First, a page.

The Ramesseum, Luxor. The fallen statue is Ozymandias, King of Kings, as in the Shelley poem.
Afterwards, the offers start flowing: “I show you alabaster!” No thanks; I did that last time (I lie; I was never interested in the first place). Please take me to Luxor. “You want see Valley of the Kings?” No, I did that last time. “How long you stay in Luxor?” I am leaving tomorrow morning, by plane. “Where is your hotel?” I can’t remember (subtext: I know perfectly well but I’m not telling because otherwise I will find you sitting unwanted in the lobby later pestering me to buy alabaster I don’t want). “You want taxi to airport?” No thank you, I arranged that already (precisely to protect me from people like you). Smiles turn to loud grumbling in Arabic on the mobile: I can just imagine the conversation. “You told me this guy tipped generously and he was a dead cert – but I can’t take him for anything at all! He won’t even say where his hotel is!” At Luxor Temple, one more inquiry about whether they should wait: no, I don’t know whether I will go now or later when it’s cooler. And one final desperate pitch for my hotel’s name – “we take you there!” Oh man – I think but don’t say – I have legs and a map; now go away and leave me alone! But my tone is sufficiently brusque that they back off; I tip the driver but not the agent.
But I know why they do it: they’re hurting. When I get to my hotel, the co-owner, a Belgian woman married to a local, says to me: it has never been this bad. There was the Hathshupseth massacre, and there was 9.11, but after these the tourists came back within six months. Now it has been two-and-a-half years. I have seen real hunger in Luxor, she says, among those who used to make their living from the tourist trade…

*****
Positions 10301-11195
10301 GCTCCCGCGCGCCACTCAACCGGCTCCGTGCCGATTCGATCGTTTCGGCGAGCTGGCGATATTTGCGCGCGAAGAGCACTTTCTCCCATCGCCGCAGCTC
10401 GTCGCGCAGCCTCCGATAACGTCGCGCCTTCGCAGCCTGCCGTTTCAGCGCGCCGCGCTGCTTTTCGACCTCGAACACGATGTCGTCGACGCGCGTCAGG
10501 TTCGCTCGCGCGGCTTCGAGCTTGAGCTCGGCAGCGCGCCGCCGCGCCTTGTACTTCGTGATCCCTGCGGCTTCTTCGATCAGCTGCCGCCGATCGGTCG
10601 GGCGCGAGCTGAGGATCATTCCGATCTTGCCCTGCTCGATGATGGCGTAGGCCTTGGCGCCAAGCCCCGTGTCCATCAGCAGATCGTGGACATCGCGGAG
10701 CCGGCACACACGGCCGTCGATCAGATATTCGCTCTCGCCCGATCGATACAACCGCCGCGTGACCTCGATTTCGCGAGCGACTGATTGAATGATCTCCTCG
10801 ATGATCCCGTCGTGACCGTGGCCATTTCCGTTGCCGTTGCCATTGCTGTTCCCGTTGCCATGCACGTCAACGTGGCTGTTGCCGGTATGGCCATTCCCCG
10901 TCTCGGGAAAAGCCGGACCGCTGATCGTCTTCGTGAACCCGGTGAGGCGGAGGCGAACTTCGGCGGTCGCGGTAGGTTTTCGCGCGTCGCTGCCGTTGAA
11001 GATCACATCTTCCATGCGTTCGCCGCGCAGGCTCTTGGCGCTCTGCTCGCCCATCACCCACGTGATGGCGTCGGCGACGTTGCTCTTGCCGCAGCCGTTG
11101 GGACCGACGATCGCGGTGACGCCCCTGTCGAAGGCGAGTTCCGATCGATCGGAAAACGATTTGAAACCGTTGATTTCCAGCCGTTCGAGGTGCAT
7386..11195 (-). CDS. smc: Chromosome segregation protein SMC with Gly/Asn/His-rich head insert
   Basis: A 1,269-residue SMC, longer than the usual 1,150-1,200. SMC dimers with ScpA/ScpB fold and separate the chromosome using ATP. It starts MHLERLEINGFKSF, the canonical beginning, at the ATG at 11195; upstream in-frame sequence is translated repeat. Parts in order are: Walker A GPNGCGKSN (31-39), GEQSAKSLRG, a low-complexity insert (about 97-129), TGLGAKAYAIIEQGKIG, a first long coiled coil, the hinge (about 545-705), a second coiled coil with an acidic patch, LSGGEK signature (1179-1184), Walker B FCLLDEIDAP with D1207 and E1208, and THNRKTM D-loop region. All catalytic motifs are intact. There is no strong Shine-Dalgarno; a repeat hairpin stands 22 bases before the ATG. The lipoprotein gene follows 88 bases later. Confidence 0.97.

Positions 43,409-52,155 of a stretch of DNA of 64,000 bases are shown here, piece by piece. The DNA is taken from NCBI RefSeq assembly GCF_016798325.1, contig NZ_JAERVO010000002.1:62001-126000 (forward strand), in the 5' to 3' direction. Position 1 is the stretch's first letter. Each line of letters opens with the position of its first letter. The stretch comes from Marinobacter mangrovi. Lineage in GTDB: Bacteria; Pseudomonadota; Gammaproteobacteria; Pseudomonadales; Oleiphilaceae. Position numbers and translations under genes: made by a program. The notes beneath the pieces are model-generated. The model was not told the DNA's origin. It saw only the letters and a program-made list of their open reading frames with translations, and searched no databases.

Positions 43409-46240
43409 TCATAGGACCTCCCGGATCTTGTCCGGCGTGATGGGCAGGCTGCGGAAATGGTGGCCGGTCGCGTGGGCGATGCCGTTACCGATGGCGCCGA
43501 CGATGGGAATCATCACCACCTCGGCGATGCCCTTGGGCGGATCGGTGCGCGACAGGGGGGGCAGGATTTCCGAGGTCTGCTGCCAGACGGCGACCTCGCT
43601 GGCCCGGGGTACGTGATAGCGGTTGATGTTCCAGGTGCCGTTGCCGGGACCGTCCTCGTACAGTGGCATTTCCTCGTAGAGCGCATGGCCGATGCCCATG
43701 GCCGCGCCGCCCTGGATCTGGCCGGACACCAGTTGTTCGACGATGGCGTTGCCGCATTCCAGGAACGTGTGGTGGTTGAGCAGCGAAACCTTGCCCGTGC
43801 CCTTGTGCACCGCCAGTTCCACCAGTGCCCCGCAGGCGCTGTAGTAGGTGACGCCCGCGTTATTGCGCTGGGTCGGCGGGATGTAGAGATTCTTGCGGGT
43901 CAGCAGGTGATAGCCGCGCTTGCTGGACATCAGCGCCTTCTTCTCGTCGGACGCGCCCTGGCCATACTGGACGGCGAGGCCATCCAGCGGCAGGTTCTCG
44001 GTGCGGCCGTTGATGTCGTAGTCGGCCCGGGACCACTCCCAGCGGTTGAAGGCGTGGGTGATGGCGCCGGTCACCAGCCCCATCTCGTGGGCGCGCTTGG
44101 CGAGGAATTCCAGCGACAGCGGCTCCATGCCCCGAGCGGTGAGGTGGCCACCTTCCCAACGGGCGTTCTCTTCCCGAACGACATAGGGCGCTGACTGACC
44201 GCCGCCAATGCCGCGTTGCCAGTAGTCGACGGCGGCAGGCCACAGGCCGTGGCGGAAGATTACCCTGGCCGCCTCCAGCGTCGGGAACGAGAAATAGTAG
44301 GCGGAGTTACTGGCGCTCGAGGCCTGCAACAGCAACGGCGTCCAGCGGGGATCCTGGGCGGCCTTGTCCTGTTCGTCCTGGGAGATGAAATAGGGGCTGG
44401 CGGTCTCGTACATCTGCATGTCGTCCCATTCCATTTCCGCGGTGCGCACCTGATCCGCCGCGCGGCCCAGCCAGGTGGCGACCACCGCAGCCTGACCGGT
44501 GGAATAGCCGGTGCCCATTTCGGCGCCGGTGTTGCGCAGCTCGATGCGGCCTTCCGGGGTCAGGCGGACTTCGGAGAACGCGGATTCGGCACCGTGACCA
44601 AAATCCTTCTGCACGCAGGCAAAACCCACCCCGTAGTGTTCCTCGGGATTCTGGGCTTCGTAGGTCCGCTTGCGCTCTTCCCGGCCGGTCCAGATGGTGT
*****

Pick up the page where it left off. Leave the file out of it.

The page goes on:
And for me, sitting in a café in the garden of the Luxor hotel, all this – temples and touts – is just a memory. But I have been there – to Abu Simbel and to the head of Ozymandias, and looked on his works without despair. And I will remember this to my dying day, most likely without hunger.
Out of Luxor airport: bougainvillea erupting, vegetation waving, lush crooked palm trees growing by giant irrigation ditches. Rough roads, studded with speed bumps and military checkpoints every few kilometres; a land locked down tight. My driver chortles and guffaws at the traffic around him, and drives like Sebastian Vettel. For an hour he suffers interruptions, then pulls awayfrom the Nile and heads flat out at speed across the barren lands to the west. Ahead of us the falling sun is shattering amid grey crazy-paving clouds. As it hits the horizon, we swing south again, the fertile lands of the valley a broad green smudge away to the left. I am expecting darkness almost instantly, as they say of the tropics, but light lingers for a half hour and more, leaking slowly from a ribbed and bubbled crimson sky over desert hills to the right. During this time headlights are used only in flashes, to let oncoming traffic know we are there.
Night falls. In Aswan by seven o’clock, I fancy a beer; but in the souq these days, amid tightening conservatism, it is nowhere to be found. An enterprising youth sees me peering into fridges, and whispers “you want beer? I have beer, wine, whisky – shhhh!” – but I don’t want it badly enough that I’m willing to get dragged into an expensive backstairs transaction which will end up with me pressured to buy God knows what else. Further on, another lad grabs my hand and won’t let go, then forces a tiny blue scarab into it. I try to refuse, but he insists. He says he is Nubian, then asks me where in England: I always say Manchester, since nobody has heard of Yorkshire, and predictably always get the same response: football. He drags his dad in on the act; with a self-congratulatory grin, senior recites a long list of English towns. Their goal is to get me to buy something I don’t want or need; my goal is to avoid doing this at any cost. I tell them I have to meet someone and can’t stay. They concede that English people don’t like hassle, so they give me their card, show me exactly where their shop is, and try to get me to commit to tomorrow. “English promise?” checks the son; I wonder if he has heard of perfidious Albion. “Inshallah” is allI will say.
The Nile at Aswan